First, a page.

Excel SUMIFS Problem With Blanks
April 11, 2017
SUMIFS problem with blank cells, and more, in this week's Excel news. Visit my Excel website for many more tips, tutorials and videos -- let me know if you're looking for something and can't find it there.
Someone asked for help with a SUMIFS formula last week -- some of the criteria cells were blank, and that gave strange results. Here is the original formula: =SUMIFS(D$2:D2,B$2:B2,B2,C$2:C2,C2)
It correctly sums all the values in column D, starting in row 2, down to the current row, for rows that meet the criteria. But if C2 was blank, the result was zero -- it ignored the amount in that row.
After a bit of experimenting, I found a solution that adds all the matching rows, even if C is blank. There is an IF formula as the second criteria, and it uses an empty string ("") if C is blank:
That was my first time using IF inside SUMIFS, so I'll have to find more places to try it! See more SUMIFS examples on the Sum Cells page of my Contextures website.
Last Friday, Microsoft announced the winner of their Excel World Champ data visualization contest, and I was happy to see that a Canadian won -- congratulations to Ghazanfar Abidi, from Winnipeg!
You can see all the final entries, to get inspiration for your own Excel dashboards. The Microsoft page also has links to other parts of the competition, where you can see questions and solutions from earlier rounds in the competition.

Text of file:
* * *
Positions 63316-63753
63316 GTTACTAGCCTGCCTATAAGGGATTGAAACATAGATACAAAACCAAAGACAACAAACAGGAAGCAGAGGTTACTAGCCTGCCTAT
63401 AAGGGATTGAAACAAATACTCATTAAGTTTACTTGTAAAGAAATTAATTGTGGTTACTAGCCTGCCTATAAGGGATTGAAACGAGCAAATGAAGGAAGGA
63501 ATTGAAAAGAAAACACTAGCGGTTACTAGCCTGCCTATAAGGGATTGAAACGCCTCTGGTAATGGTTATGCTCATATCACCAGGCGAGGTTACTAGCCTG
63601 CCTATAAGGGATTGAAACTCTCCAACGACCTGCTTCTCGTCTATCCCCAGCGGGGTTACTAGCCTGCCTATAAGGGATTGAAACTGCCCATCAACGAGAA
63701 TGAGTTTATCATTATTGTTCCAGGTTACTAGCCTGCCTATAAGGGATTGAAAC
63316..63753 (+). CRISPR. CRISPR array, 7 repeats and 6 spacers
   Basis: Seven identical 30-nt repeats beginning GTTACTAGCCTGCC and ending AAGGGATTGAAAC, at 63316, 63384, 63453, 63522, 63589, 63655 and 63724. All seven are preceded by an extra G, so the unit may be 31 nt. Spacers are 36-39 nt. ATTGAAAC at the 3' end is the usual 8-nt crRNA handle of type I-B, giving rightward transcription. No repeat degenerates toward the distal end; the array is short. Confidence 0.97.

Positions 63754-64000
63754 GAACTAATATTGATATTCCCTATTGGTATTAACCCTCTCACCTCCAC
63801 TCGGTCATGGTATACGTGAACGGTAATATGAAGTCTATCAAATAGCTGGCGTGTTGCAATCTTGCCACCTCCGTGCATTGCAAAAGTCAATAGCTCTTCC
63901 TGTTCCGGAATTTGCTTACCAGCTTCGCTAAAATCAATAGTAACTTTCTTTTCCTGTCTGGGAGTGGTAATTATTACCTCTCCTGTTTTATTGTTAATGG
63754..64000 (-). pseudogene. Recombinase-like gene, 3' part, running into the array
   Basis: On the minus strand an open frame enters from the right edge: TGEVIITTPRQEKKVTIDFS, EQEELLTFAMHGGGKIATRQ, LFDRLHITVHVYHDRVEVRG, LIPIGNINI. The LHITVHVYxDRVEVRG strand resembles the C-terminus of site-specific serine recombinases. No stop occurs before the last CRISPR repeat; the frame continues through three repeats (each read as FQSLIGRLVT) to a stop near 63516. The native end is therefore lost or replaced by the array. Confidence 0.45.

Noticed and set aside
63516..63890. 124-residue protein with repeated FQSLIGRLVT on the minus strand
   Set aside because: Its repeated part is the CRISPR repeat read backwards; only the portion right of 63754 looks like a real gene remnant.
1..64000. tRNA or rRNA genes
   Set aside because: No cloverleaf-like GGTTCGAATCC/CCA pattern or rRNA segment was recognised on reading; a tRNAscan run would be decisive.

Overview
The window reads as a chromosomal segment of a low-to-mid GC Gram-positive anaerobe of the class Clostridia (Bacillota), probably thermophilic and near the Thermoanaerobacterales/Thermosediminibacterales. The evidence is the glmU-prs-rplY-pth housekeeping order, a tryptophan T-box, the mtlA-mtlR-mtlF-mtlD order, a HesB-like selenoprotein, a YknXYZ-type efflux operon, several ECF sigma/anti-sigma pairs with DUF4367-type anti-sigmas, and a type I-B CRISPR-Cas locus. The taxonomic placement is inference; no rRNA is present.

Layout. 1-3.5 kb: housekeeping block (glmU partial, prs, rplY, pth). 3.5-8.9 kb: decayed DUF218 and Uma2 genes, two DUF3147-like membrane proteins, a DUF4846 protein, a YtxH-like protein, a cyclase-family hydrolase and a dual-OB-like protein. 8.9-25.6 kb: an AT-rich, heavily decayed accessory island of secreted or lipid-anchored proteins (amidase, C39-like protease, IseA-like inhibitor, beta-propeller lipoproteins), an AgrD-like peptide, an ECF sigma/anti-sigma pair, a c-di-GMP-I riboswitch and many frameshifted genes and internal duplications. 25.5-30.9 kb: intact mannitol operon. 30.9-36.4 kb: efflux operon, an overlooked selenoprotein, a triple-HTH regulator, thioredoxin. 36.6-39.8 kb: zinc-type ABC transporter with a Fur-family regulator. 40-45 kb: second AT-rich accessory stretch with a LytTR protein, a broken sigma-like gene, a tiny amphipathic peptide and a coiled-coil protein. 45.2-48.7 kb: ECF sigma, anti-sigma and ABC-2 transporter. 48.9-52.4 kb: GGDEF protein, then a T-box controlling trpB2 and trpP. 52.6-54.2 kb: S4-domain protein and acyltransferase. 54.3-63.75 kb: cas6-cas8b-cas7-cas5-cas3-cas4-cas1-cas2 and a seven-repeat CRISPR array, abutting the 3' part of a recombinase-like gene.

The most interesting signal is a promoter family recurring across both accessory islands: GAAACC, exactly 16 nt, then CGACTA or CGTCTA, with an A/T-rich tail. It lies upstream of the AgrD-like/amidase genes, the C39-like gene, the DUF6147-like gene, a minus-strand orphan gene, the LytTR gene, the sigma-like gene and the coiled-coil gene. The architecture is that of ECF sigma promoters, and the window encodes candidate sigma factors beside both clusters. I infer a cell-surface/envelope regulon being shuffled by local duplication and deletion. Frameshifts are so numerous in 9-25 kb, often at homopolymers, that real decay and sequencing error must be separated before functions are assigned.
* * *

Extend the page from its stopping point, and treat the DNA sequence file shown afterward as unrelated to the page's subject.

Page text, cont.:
When I checked out Ghazanfar Abidi's blog, the demo in his latest blog post surprised me -- if you use the F4 or Ctrl+Y shortcut to apply fill colour to a pivot table cell, that colour will disappear when your refresh the pivot table.
I did a few experiments to see if any other cell formatting behaves the same way, but it looks like fill colour is the only problem. So, be careful if you like to use the F4 shortcut!
Here are a couple of recent Excel articles that you might find useful.
Power BI - If you want to learn more about Power BI, Ken Puls is writing a series of free Do It Yourself (DIY) BI ebooks. The first one has Excel tips for Power BI, and other books are coming soon. (Level - All)
Excel Charts - The Science Goddess explains how to build a backwards bar chart, with an example of where she would use one, and why. (Level - Intermediate)
Last week I learned about The 100 Days Project, and decided to find one family photo each day, and jot down my memories about it. These days, we take hundreds of pictures with our phones, and rarely look at them again. Here's a photo that brought back good memories -- a long ago trip to the Rocky Mountains. And yes, I sewed that bright plaid jacket myself -- it was one of a kind!
That's it for this week! If there are topics that you'd like to see covered in future emails,
please let me know.
ddalgleish @ contextures.com
Note: I am an affiliate for some of the products mentioned in this email, and earn a commission on the sales.
Last updated: July 21, 2017 9:39 AM